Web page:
NCBI ROFL: Lost in the sauce: the effects of alcohol on mind wandering.

By ncbi rofl | October 14, 2009 3:00 pm

“Alcohol consumption alters consciousness in ways that make drinking both alluring and hazardous. Recent advances in the study of consciousness using a mind-wandering paradigm permit a rigorous examination of the effects of alcohol on experiential consciousness and metaconsciousness. Fifty-four male social drinkers consumed alcohol (0.82 g/kg) or a placebo beverage and then performed a mind-wandering reading task. This task indexed both self-caught and probe-caught zone-outs to distinguish between mind wandering inside and outside of awareness. Compared with participants who drank the placebo, those who drank alcohol were significantly more likely to report that they were zoning out when probed. After this increase in mind wandering was accounted for, alcohol also lowered the probability of catching oneself zoning out. The results suggest that alcohol increases mind wandering while simultaneously reducing the likelihood of noticing one’s mind wandering.”

Thanks to Lacie for today’s ROFL!

CATEGORIZED UNDER: ethanol, NCBI ROFL, ridiculous titles
  • Cris

    How do you drink a placebo for alcohol and not know that you're drinking a placebo? If it's not a double-blid test, what's the point of the placebo?

  • Anonymous

    From the article: "participants entered the drink-mixing room, where a researcher was waiting with a tray containing a chilled vodka bottle, a bottle of chilled cranberry-juice cocktail (Ocean Spray), a glass, a graduated cylinder, and a beaker. For participants drinking alcohol, the vodka bottle contained 100-proof vodka (Smirnoff); for those drinking placebo, the vodka bottle contained flattened tonic water (Schweppes). In the placebo condition, the glass was smeared with vodka to enhance credibility…previous work has revealed that this drinking procedure provides for a successful placebo manipulation, the goal of which is to convince participants that they have consumed alcohol (Martin & Sayette, 1993)."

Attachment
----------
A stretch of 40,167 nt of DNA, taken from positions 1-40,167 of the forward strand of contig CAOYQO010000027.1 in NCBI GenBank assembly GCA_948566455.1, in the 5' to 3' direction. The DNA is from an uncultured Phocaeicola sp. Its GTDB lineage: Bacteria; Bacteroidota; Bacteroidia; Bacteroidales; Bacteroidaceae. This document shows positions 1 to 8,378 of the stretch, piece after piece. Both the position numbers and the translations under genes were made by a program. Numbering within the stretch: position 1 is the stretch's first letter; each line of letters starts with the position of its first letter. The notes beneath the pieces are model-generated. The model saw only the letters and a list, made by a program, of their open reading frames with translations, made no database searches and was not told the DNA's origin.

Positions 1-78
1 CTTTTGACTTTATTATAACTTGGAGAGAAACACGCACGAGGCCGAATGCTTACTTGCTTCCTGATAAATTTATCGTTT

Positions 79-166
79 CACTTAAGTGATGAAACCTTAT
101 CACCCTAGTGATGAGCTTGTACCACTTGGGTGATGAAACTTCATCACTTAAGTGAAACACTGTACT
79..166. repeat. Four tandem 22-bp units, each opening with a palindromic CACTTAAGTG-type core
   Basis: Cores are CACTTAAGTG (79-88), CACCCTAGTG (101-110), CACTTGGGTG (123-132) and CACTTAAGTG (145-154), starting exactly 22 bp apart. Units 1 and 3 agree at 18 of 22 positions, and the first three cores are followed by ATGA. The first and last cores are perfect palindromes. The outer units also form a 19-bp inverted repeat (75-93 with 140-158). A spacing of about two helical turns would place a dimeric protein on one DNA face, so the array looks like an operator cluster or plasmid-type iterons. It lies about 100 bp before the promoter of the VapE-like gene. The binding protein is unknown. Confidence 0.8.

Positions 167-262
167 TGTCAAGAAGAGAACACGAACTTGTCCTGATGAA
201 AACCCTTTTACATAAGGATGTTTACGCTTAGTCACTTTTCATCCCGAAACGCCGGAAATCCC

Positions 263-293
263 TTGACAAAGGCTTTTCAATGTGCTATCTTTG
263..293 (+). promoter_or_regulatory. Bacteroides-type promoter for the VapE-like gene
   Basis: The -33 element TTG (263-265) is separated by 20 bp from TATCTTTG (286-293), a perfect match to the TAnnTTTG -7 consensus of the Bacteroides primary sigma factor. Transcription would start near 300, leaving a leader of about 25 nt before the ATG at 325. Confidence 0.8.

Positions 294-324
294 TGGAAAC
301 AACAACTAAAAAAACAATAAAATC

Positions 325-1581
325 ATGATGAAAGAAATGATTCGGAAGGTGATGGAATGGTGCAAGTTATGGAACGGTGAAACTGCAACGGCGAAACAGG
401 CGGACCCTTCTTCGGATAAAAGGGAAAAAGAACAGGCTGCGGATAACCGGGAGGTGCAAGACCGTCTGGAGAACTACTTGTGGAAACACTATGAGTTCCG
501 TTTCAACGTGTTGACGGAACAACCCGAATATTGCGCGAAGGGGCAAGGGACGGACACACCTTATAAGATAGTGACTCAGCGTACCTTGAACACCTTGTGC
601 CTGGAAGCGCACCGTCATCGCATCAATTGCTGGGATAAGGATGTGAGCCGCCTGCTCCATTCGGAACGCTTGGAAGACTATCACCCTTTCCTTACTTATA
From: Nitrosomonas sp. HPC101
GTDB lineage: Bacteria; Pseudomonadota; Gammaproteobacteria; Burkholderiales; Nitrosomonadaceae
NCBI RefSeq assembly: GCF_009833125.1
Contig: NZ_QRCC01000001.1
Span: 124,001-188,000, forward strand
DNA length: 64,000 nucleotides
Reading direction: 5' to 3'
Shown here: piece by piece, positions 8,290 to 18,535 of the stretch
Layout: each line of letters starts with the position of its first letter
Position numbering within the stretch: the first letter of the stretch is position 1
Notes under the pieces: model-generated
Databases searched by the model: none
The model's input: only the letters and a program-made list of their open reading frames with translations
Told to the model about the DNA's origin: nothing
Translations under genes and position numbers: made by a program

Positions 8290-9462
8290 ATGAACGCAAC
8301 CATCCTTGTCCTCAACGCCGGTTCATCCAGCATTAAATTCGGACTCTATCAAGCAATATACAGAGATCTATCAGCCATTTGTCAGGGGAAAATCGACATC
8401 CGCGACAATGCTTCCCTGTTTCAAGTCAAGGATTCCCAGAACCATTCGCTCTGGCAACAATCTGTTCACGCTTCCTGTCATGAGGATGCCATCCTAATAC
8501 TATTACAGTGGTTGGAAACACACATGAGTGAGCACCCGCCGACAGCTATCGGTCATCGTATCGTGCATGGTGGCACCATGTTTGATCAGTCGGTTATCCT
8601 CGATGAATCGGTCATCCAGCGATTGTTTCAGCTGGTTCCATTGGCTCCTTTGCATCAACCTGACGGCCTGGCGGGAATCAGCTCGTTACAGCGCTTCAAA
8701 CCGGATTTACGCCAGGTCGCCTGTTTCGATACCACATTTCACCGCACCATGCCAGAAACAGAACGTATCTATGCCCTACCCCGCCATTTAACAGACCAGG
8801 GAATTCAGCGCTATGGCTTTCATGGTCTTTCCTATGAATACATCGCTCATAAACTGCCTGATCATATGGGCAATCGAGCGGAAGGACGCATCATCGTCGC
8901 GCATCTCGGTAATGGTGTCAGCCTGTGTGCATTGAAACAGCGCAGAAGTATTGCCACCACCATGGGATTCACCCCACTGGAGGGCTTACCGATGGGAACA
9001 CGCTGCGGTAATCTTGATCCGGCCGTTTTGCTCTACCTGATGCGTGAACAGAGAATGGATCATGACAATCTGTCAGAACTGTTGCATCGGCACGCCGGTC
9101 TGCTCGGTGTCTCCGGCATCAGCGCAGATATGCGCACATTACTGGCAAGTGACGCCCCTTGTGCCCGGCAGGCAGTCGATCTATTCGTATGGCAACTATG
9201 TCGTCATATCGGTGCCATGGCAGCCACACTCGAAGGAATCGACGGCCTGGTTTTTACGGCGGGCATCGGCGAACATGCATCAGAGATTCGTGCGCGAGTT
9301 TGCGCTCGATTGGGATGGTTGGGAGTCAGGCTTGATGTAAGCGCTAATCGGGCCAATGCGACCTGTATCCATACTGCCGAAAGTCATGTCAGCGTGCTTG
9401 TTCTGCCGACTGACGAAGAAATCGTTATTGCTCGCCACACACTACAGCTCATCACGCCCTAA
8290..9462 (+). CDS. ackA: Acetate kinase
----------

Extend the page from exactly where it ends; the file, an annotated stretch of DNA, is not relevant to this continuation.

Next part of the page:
• Anonymous

    Another technique is to use a very strong peppermint extract to mask the taste of alcohol. Both placebo and alcohol will taste horrible (so I'm told), but one won't know which is which.


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NCBI ROFL is the brainchild of two Molecular and Cell Biology graduate students at UC Berkeley and features real research articles from the PubMed database (which is housed by the National Center for Biotechnology information, aka NCBI) that they find amusing (ROFL is a commonly-used internet acronym for "rolling on the floor, laughing"). Follow us on twitter: @ncbirofl


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